Apple iPhone 5C Review
The iPhone 5C came as a curious companion to the announcement of the iPhone 5S. It sported the same hardware as the iPhone 5 but premium aluminum body has been replaced by a pastel-colored polycarbonate shell. Check out our full review of the iPhone 5C after the break.
The only logical reason we can think of why Apple would produce a plastic version of the iPhone 5 from 2012 is that they could save up on materials cost, increase production speed, re-market and cater to a younger crowd.
While the difference between the 5C and the 5S is at least $100, the latter remains to be the most in-demand model.
Design and Construction.
The iPhone 5c looks like a good mix of glass and polycarbonate material. The last time Apple used this combination of construction material was during the iPhone 3GS era, a little over 4 years ago.
The new plastic on the 5C looks and feels similar to the old material used in the 3G and 3GS. It’s thin and light but pretty solid, has a very polished and shiny surface, and sometimes slippery on the hands.
The handset is a bit thicker than the iPhone 5/5S but still feels good on the hands, due to its relatively smaller form factor. All the ports and physical buttons are in the same place.
The color variants that Apple introduced with the iPhone 5C are a bit washed out or desaturated but also has that smooth and milky effect.
The plastic back does not look cheap and the glossy surface gives the impression of a polished ceramic surface, just like what they did with the iPhone 3G/3GS.
It does not have the same premium feel as the glass-clad iPhone 4/4S or the aluminum-built iPhone 5/5S. Compared to the old iPhone 5, the 5C is definitely a downgrade of sorts.
Apple also produced an equally colorful case for the iPhone 5C. The circular holes at the back looks odd but provides some additional grip.
Just like the iPhone 5, the iPhone 5C retained the same old display and screen resolution.
In the age of full HD displays, Apple’s marketing term — Retina Display — does not seem to count so much as before. While we agree that a pixel density of 326ppi is already enough for the naked eye, we could not deny we’ve been spoiled with a lot of 1080p displays pushing the pixel density to 441ppi and above.
Once you zoom into the display and look a little closer, you will see the difference. The pixels are more prominent and you appreciate the idea of having a higher pixel density.
Nevertheless, with a small 4-inch display, the 640×1136 pixel resolution (even if it’s even lower than a 720p resolution) will do just fine.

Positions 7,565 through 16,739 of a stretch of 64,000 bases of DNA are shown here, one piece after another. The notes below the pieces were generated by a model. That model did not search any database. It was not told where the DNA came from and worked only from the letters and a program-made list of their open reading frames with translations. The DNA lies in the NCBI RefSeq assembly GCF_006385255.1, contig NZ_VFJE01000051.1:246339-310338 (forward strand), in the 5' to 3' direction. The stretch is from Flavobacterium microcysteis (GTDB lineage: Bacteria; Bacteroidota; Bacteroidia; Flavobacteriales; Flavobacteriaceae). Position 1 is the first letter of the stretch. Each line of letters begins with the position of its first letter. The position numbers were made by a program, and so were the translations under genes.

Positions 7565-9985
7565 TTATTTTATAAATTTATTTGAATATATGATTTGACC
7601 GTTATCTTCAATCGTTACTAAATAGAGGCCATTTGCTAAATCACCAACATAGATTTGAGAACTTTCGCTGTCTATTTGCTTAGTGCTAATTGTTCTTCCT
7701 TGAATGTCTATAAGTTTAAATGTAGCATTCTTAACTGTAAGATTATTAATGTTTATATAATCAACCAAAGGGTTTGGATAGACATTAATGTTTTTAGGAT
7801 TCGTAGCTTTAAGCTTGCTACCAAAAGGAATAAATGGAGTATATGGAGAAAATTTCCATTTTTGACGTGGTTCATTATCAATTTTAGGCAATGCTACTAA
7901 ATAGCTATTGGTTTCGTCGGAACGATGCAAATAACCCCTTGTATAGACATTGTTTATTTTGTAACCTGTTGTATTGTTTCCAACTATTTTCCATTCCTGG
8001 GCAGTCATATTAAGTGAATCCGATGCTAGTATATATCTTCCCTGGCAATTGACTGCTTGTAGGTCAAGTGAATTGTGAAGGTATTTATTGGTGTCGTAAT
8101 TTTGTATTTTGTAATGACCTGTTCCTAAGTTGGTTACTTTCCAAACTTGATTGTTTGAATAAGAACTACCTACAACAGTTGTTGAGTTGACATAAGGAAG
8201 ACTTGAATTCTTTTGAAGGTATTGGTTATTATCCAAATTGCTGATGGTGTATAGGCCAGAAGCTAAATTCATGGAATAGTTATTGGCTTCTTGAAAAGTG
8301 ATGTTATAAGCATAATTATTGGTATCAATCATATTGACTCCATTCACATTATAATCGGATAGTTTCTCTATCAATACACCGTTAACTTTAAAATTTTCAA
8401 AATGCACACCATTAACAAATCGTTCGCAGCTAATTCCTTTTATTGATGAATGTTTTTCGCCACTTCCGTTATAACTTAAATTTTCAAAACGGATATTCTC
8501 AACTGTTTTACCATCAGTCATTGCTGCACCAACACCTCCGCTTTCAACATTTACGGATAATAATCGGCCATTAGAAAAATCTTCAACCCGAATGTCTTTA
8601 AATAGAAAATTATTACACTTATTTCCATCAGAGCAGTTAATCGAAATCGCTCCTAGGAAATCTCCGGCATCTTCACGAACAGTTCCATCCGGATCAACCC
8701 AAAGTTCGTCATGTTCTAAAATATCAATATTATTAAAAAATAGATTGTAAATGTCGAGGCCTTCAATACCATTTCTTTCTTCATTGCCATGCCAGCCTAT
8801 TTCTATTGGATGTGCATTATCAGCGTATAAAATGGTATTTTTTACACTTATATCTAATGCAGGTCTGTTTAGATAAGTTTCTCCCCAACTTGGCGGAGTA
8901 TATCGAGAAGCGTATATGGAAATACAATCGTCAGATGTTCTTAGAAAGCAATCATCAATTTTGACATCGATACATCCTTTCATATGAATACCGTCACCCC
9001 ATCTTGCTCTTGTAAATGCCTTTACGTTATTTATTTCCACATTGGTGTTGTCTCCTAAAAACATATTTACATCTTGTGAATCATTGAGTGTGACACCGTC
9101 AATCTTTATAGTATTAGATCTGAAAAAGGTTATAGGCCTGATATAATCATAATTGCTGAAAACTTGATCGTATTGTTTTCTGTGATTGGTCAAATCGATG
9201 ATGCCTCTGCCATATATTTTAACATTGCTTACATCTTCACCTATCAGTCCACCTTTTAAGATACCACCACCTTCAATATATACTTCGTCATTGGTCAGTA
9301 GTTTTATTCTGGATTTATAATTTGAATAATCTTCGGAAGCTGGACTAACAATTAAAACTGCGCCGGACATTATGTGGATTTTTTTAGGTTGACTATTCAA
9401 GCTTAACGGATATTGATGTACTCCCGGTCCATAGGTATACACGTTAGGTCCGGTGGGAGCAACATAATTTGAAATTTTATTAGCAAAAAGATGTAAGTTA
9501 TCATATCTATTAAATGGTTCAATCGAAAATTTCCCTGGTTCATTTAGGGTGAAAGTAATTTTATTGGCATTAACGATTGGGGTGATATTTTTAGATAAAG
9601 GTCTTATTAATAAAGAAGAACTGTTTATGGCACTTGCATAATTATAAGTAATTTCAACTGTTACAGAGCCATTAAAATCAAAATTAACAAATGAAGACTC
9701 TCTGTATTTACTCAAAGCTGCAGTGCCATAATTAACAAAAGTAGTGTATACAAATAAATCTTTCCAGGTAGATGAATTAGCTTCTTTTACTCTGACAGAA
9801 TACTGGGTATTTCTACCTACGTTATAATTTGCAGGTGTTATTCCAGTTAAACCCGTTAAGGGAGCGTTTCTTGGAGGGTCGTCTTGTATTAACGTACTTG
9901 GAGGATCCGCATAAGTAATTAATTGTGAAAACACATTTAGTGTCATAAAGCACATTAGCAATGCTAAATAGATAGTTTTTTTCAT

OS, UI and Apps.
By now, most iPhone 4S and iPhone 5 users have downloaded and upgraded to the new iOS 7 platform. It is the biggest update to the mobile OS since the birth of iPhone over 6 years ago. The flat UI is also complemented with the same pastel combination of icons and, wallpapers and skins — as if it was designed to match the colors of the back covers of the iPhone 5C.
One of the biggest changes in the core navigation of iOS7 (somewhat already present with iOS 6) is the introduction of hidden shortcuts. Previously, all the configurations are tucked in the Settings icon which gives you a centralized hub to manage the phone. With iOS 7, a lot of the shortcuts and quick menus are introduced by gesture commands.
Like what we said in our iPhone 5S review, the UI has become more complicated to the average user. Before, it was just the icons and the home button. It was so simple a 2-year old and an 80-year old can both figure it out in a matter of seconds. Now it’s swipe up, swipe down, swipe from the middle, left and right, plus the home button. It’s not as dead simple as before.
That simplicity and grace was one of the OS’s biggest charm which is a highlighted advantage over other mobile platforms, like Android. We also noticed that iOS7 just had its first home widget of sorts — the Clock icon. If you look closely, the icon is actually a functioning analog clock with the second hand moving about like a real clock.
Multimedia and Camera.
The 5C remains to be a bit weak in the multimedia department. The small 4-inch screen is just enough for watching short videos but no longer that enjoyable when watching full-length movies. The speakers are decent to good but nothing special. Even the audio quality from using the earphones aren’t impressive. The iPhone has been like that for the longest time so we’re not actually surprised.